The court later receded from that holding. State v. Poole, 297 So.3d 487 (Fla. 2020) (holding that even if a jury does not unanimously recommend it, a court may constitutionally impose a death sentence if the jury unanimously finds the existence of a statutory aggravating circumstance beyond a reasonable doubt).

On April 10, 2023, jury selection began in Respondents' resentencing proceeding. On April 20, while jury selection continued, the Governor signed into law an amended version of section 921.141, Florida Statutes. The amended statute went into effect immediately and provides that "[i]f at least eight jurors determine that the defendant should be sentenced to death, the jury's recommendation to the court must be a sentence of death." § 921.141(2)(c), Fla. Stat. (2023). Reflecting the state of the law under Hurst, the statute previously provided that only a unanimous jury could make such a recommendation. See § 921.141(2)(c), Fla. Stat. (2022).

The State moved to apply the amended statute to this case. The trial court ultimately denied the State's motion, concluding that because jury selection had already commenced, using the amended statute would violate Respondents' due process rights. The State sought certiorari relief in this court. For the reasons explained below, we granted the State's petition and directed the trial court to apply the current version of section 921.141.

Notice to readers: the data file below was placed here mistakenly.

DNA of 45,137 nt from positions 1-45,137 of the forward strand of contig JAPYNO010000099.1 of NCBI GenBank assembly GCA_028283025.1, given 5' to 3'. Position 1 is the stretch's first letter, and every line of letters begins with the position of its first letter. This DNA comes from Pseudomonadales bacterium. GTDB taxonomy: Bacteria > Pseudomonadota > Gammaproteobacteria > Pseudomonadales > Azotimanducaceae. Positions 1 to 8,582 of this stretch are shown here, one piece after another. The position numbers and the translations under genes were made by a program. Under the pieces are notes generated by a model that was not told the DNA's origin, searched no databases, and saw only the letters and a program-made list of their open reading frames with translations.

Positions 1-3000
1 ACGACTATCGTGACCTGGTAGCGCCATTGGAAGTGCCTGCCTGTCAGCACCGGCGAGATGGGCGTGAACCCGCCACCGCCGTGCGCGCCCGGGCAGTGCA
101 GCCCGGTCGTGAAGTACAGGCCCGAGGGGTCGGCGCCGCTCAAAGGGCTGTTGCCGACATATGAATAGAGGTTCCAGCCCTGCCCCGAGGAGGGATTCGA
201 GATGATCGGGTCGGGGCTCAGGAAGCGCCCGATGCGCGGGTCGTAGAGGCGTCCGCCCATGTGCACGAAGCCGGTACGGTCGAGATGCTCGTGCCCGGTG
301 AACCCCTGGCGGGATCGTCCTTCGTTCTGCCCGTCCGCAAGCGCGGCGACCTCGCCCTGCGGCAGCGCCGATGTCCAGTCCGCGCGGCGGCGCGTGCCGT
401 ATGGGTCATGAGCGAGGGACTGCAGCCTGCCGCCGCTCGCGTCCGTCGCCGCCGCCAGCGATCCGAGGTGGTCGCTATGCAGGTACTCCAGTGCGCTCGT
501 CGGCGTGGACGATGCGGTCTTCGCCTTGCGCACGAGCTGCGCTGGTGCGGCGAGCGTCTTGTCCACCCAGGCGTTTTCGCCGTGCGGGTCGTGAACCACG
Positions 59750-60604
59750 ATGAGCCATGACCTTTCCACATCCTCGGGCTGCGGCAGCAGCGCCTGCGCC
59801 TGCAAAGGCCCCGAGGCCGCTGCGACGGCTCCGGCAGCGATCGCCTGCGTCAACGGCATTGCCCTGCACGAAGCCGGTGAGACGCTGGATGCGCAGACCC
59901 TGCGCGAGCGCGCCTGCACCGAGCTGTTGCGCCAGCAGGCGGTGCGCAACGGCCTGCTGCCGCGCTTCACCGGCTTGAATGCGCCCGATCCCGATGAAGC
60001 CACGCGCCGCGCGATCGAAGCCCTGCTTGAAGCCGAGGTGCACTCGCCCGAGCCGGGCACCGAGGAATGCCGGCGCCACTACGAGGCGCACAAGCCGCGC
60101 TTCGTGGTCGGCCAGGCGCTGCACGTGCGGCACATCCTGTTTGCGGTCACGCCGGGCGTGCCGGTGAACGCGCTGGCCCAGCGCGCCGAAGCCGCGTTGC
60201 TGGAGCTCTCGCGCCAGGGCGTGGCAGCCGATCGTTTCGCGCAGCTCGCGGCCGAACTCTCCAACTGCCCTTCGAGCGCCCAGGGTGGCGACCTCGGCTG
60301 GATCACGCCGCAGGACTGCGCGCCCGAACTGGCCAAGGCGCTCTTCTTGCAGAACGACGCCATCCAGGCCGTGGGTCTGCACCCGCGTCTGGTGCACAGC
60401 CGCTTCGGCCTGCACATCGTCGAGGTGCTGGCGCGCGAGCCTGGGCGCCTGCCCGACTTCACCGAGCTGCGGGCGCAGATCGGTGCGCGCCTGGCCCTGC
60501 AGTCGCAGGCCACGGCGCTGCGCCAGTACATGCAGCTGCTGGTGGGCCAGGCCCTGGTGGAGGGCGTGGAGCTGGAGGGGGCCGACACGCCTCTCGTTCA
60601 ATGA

After our order granting the State's petition, the trial court granted a mistrial. In a show cause order, we asked the parties if the mistrial mooted any further proceedings in this court. Neither party thought that dismissal on mootness grounds was appropriate. We agree that because we already ruled on the State's petition, the mistrial does not moot the issuance of this opinion. See State Farm Fla. Ins. Co. v. Bellamy, 302 So.3d 1081, 1082 (Fla. 1st DCA 2020) ("On appeal, a case is moot where, by a change of circumstances prior to the appellate court's decision, the judiciary is unable to grant any effectual relief." (emphasis added)); In re Guardianship of Schiavo, 932 So.2d 264, 264 n.1 (Fla. 2d DCA 2005) ("[W]e issued our per curiam decision at a time when this case was not moot and was of great public importance, stating, 'Affirmed; an opinion will follow.' We do not believe that the doctrine of mootness allows us to avoid explaining a decision when it is issued in such an expedited fashion."); see also Hassoun v. Searls, 976 F.3d 121, 130 (2d Cir. 2020) ("Because the court's opinion explained its previous order-which addressed a live case or controversy-the opinion was not advisory.").